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InSpec Custom Resources

You can extend the functionality of Chef InSpec profiles by creating custom resources.

For hands-on examples, check out Extending InSpec: InSpec Wrappers and Custom Resources on Learn Chef.

Resource location

Create custom resources in a profile’s libraries directory.

├── libraries
│   └── example_config.rb

Resource structure

The smallest possible resource takes this form:

class Tiny < Inspec.resource(1)
  name 'tiny'

Resources are written as a regular Ruby class which inherits from Inspec.resource. The number (1) specifies the version this resource plugin targets. As Chef InSpec evolves, this interface may change and may require a higher version.

Resource attributes

Use the following attributes to configure a resource.

Identifier of the resource.


Description of the resource


Example usage of the resource


Platform restrictions of the resource


Resource methods

The following methods are available to the resource.


Contains a registry of all other resources to interact with the operating system or target in general.


A resource may call this method to indicate that requirements aren’t met. All tests that use this resource will be marked as skipped.

The additional methods may be defined within the resource:

An instance method. Place logic here to determine the unique identifier for a resource, and set it using the superclass method.

Following is an example of its usage in an InSpec test:

# example_config resource can have unique conf file path as an identifier.
describe example_config do
  its("resource_id") { should eq PATH_OF_CONF_FILE }


The following example shows a full resource using attributes and methods to provide simple access to a configuration file:

class ExampleConfig < Inspec.resource(1)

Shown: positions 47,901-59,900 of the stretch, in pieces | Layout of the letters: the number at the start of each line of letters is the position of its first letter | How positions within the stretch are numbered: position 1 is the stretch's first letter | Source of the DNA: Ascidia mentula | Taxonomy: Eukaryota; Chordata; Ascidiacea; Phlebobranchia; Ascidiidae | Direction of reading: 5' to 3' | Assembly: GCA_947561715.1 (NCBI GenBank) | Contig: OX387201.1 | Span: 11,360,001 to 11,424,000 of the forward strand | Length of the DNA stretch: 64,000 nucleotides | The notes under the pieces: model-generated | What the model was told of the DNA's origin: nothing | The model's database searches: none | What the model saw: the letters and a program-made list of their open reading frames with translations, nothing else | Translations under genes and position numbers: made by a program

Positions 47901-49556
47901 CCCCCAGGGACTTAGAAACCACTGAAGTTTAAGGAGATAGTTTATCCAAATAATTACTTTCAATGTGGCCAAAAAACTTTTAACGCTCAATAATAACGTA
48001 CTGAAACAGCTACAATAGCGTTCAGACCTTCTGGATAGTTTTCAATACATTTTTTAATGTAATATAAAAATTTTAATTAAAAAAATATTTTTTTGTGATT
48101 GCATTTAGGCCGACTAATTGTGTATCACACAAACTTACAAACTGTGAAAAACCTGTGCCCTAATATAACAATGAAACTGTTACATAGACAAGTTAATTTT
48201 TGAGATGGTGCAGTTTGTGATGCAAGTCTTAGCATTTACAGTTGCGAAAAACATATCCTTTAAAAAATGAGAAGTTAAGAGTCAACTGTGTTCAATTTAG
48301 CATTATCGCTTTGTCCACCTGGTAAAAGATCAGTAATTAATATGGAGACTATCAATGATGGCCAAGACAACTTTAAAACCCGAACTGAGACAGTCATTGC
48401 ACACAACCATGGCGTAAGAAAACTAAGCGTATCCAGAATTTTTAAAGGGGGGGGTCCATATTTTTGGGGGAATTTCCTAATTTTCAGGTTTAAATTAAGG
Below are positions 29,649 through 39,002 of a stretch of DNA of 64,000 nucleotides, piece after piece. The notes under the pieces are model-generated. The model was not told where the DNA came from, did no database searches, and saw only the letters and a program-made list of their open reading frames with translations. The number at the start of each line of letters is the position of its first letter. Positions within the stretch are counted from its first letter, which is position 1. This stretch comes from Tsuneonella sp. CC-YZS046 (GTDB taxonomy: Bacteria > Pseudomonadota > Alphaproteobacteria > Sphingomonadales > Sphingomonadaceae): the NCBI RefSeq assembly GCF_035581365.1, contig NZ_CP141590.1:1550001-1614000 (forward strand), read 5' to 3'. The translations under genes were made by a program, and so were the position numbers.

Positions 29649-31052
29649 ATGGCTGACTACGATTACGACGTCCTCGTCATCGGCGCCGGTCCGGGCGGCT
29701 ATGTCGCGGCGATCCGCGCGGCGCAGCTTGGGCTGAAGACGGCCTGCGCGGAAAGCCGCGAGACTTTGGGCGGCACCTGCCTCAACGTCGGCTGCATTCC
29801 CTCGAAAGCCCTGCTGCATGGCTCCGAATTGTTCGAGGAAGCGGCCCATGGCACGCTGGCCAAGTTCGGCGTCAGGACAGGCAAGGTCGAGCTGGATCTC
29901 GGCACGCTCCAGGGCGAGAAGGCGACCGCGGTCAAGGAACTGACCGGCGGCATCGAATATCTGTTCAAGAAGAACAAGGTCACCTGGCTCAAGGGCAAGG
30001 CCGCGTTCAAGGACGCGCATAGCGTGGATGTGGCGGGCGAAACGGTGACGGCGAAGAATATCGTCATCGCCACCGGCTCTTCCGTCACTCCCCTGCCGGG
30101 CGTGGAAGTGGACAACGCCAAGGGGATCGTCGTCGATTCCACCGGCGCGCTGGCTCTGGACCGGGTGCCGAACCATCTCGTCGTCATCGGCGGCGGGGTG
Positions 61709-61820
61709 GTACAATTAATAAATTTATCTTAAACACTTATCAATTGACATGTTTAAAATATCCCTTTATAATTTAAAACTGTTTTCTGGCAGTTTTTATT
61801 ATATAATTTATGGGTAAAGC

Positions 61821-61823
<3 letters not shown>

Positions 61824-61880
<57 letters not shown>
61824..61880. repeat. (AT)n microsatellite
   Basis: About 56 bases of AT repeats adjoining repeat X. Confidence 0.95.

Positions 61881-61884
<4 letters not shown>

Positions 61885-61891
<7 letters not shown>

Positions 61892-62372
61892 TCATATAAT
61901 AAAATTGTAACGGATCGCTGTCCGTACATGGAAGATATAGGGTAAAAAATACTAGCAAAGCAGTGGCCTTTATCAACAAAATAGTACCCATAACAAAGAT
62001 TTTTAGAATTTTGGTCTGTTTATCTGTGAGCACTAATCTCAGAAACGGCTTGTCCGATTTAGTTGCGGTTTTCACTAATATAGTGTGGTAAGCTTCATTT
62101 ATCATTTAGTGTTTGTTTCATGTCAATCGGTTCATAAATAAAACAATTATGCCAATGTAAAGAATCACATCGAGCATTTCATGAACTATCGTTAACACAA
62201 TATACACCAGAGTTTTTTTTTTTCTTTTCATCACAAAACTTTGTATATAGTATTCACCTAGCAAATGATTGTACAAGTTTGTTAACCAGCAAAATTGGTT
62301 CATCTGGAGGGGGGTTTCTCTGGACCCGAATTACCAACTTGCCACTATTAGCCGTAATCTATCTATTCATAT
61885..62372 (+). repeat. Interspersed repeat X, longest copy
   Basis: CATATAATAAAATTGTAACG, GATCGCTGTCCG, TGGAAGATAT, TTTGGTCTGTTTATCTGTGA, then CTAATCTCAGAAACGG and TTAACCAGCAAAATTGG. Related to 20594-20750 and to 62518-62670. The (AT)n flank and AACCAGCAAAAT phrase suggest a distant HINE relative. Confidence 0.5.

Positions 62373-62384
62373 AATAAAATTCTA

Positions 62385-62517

name 'example_config'

  # Restrict to only run on the below platforms (if none were given, all OS's supported)
  supports platform_family: 'fedora'
  supports platform: 'centos', release: '6.9'
  # Supports `*` for wildcard matcher in the release
  supports platform: 'centos', release: '7.*'

  desc '
    Resource description ...

  example '
    describe example_config do
      its("signal") { should eq "on" }

  # Load the configuration file on initialization
  def initialize(path = nil)
    @path = path || '/etc/example.conf'
    @params = read_content )

  # Expose all parameters of the configuration file.
  def method_missing(name)

  def resource_id
    value = example_method_to_determine_resource_id # define logic to determine resource_id value


  def read_content
    f = inspec.file(@path)
    # Test if the path exist and that it's a file
    if f.file?
      # Retrieve the file's contents
      # If the file doesn't exist, skip all tests that use example_config
      raise Inspec::Exceptions::ResourceSkipped, "Can't read config at #{@path}"

For a full example, see our example resource.

Alternate custom resource names

If you have a profile that includes another profile with custom resources as a dependency, the custom resources from the dependent profile are included by default. If two custom resource names conflict, you can use the require_resource InSpec DSL function to rename a custom resource in control code.

  profile: '<DEPENDENCY_NAME>',
  resource: '<RESOURCE_NAME>',


  • <DEPENDENCY_NAME> is the dependent profile
  • <RESOURCE_NAME> is the resource name in the dependent profile
  • <ALTERNATE_RESOURCE_NAME> is an alternate name for that resource

Lazy Loading

Prior to InSpec v4.16, resources were pre-loaded for every invocation of inspec. This was a heavy and unnecessary burden on the system and exacerbated startup times (especially on Windows).

As of InSpec v4.16, resources are lazily loaded into the inspec process upon use. This greatly speeds up the initial startup costs of the inspec process and only loads what you need to use. For example, inspec --version no longer runs for 10 seconds!.

Overriding Core Resources

Lazy loading does change the way the resource registry is handled in ways that might break some assumptions. Specifically, inspec.<resource> isn’t pre-populated with the core resources that InSpec ships with. If you make a local/custom resource of the same name, referring to the core resource via inspec.<resource> will not resolve to the core resource.

As such, overriding core resources is not recommended best practice.

If you really do need to do this, it is easiest to make a local resource with a new name and refer to the core resource directly. Otherwise, you need to ensure that the core resource you want is registered (via require "inspec/resource/<name>") before your profile is run to ensure it is eagerly loaded and in the global resource registry.

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